Defra sustainable packaging report dodges regulation question

The Government raises the profile of sustainable packaging design, but stops short of supporting the introduction of mandatory regulations in its long-awaited eco-design review, Making the Most of Packaging: A Strategy for a Low-carbon Economy.

The Department for Environment, Food and Rural Affairs report, unveiled by Environment Minister Hilary Benn last week, says, ‘This is an opportunity for the packaging industry to show the way…; the public expects to see low-carbon living addressed in the design of all packaging.’

It adds that IBM and Asda have both recently engaged in what Defra consider to be exemplary packaging-reduction programmes, aided by design groups such as Elmwood, which works with Asda.

Elmwood group design director Torben Dunn claims that the supermarket, which, he says, ‘puts eco-design considerations at the heart of all of its briefs’, invites the consultancy to play a central role in generating its packaging innovations.

Dunn is even willing to extend a watered-down version of this compliment to the manufacturing industry in general. ‘Sustainability is almost a ticket to the game now. I don’t know anyone that does not put eco-design considerations into packaging briefs, even uber-luxury clients – and if they didn’t, we would question it,’ he says.

However, Three Trees Don’t Make a Forest founder Sophie Thomas believes that it cannot be left to industry to voluntarily reduce packaging and innovate reusability and recyclability. She is concerned that the report fails to advocate the creation of compulsory UK-wide packaging regulations.

Although the review is fodder for consultation, it does state that the Government ‘has no intention of moving to mandatory carbon-based targets for packaging before the [EU] Packaging Directive is reviewed’ in 2014.

‘Without compulsory rules, we are not going to significantly reduce packaging,’ insists Thomas, who is willing to lay responsibility in the laps of designers as well as brands. She adds, ‘Designers believe rules restrict creativity, but if the doors to using some materials are shut, you start to influence your supply chain, increasing the power of design to change the status quo.’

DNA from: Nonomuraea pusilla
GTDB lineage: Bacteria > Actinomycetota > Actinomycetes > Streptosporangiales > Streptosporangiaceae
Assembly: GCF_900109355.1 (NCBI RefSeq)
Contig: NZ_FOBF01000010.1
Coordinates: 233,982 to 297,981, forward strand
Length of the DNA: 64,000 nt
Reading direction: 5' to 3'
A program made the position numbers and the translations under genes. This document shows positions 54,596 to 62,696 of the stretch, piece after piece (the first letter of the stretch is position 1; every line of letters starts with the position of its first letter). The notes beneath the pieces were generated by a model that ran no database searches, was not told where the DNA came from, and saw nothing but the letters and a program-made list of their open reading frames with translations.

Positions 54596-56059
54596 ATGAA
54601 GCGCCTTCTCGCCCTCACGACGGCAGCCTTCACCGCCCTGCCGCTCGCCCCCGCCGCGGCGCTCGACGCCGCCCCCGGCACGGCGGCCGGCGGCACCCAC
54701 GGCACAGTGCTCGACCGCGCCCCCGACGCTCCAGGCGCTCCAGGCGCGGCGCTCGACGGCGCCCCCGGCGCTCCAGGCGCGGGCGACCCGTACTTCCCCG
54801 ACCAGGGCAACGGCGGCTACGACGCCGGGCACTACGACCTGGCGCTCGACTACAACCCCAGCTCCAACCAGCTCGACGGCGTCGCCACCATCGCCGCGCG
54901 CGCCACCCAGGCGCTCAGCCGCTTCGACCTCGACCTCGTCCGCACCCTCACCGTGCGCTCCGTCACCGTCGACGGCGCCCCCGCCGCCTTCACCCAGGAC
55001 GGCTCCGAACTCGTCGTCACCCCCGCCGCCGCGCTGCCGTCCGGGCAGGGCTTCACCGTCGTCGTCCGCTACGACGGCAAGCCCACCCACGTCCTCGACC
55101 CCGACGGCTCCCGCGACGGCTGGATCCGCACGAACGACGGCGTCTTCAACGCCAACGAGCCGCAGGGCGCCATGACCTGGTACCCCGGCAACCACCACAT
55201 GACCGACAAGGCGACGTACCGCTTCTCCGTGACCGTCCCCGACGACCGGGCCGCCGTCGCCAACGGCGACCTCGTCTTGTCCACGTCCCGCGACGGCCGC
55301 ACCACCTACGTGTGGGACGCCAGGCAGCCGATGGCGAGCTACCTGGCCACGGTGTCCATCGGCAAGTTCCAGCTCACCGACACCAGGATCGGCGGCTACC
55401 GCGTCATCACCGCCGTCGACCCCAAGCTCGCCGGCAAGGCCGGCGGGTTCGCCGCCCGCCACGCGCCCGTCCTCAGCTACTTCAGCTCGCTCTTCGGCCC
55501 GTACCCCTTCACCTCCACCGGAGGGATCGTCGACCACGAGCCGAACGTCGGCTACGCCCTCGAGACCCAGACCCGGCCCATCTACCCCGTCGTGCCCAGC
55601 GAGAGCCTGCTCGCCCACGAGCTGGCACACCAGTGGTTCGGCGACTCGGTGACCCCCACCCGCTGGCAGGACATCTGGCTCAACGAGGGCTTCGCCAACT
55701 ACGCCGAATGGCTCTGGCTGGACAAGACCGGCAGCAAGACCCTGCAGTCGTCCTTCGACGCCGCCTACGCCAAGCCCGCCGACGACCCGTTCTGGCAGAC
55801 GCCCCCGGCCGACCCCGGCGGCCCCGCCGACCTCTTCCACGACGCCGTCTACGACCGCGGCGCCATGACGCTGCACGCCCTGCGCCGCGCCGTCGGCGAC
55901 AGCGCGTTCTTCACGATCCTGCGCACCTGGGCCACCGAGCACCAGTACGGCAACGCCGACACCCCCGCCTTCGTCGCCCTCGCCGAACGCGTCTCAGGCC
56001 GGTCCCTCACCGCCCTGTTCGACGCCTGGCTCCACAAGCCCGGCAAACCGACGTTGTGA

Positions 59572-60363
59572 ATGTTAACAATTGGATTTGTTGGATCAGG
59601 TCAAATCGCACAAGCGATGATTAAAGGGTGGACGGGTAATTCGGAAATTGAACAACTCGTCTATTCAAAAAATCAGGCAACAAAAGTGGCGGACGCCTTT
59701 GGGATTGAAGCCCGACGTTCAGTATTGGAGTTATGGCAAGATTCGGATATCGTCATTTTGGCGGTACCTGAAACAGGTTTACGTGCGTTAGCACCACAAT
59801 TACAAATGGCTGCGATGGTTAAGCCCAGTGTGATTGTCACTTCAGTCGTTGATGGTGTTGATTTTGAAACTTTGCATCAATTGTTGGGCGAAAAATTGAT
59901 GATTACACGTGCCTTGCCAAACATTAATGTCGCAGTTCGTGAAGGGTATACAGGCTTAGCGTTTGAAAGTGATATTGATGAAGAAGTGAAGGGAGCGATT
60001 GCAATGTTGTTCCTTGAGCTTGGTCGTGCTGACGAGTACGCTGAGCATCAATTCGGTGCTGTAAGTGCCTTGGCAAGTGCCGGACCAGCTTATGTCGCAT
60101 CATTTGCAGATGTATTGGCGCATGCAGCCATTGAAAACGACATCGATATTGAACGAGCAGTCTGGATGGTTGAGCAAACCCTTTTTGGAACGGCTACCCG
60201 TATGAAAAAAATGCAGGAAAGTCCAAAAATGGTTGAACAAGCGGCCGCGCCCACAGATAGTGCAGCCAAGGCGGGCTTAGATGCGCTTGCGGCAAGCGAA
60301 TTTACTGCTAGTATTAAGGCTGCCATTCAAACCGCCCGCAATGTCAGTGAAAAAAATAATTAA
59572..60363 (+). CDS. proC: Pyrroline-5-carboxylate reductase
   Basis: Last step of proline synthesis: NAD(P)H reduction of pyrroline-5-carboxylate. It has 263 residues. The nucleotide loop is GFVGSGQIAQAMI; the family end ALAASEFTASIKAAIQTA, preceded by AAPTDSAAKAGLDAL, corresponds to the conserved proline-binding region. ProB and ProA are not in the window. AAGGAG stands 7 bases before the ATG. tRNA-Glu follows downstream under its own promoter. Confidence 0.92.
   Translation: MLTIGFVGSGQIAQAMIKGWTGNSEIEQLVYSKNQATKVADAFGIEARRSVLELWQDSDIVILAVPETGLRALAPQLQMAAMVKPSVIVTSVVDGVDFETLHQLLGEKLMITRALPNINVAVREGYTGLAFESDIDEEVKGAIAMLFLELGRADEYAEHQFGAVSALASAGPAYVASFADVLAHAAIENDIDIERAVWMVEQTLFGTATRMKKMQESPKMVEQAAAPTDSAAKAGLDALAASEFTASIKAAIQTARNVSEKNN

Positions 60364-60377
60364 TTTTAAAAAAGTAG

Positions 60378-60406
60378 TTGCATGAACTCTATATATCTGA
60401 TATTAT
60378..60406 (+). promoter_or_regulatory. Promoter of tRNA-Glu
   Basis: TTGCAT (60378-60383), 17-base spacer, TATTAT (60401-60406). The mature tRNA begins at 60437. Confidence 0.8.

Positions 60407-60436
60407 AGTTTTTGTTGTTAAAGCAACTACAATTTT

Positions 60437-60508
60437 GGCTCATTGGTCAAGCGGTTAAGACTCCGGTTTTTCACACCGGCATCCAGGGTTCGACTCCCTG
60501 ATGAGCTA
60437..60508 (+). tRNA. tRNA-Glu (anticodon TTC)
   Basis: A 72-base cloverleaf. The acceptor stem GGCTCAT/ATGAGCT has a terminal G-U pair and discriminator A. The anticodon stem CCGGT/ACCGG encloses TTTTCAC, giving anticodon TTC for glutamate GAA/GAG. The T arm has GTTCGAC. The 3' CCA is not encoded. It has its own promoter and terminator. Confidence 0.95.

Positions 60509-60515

The Brand Union chairman Dave Brown welcomes the report’s emphasis on the role of design consultancies, which he says are ‘in the perfect position to drive change’.

However, Brown feels that the report fails to weigh up ‘the challenge of consumer expectation on one hand and value on the other, as packaging design is a sensitive issue, with profiteering pitted against good practice’.

Brown’s argument contradicts the report’s findings, however, which suggest that good practice now equates to profit-making.

IBM, the report claims, has reduced its costs for materials and transport by £2.2m by replacing polystyrene with cardboard inserts in its computer boxes.

Similarly, Asda’s packaging-reduction programme is claimed to have saved the supermarket more than £10bn in less than 18 months.

‘The move to light-weighting – or right-weighting – saves phenomenal amounts of money, so there are huge commercial arguments for reduction,’ says Dunn. He speaks of manufacturers now voluntarily embracing ‘virtuous circles’ of cost-saving and re-investment, planet-saving and pleasing customers’.

Continuing in its spirit of cajoling rather than coercing, the report promotes brands’ and designers’ use of diagnostic tools like Waste & Resources Action Programme’s Evolving Guide to Packaging Design, and Envirowise’s Packaging Indicator Design Tool, which compare designs against a range of Green criteria.

Elmwood reports that clients are eager to use such tools, which, Dunn says, ‘can unearth companies’ hidden virtues so that they can be used in marketing, and can also suggest improvements to the supply chain that will both save the company money and save the environment’.

Making the most of packaging report:

  • Contains the Government’s claim that it ‘wants to see a greater proportion of packaging designed with sustainability principles in mind across its life cycle’ Envisages packaging design embracing reusability, recyclability or recovery in mind as standard
  • Urges the delivery of real reductions in packaging under existing and new voluntary agreements
  • Encourages market innovation and development that meets the growing demand for reuseable and recycled packaging


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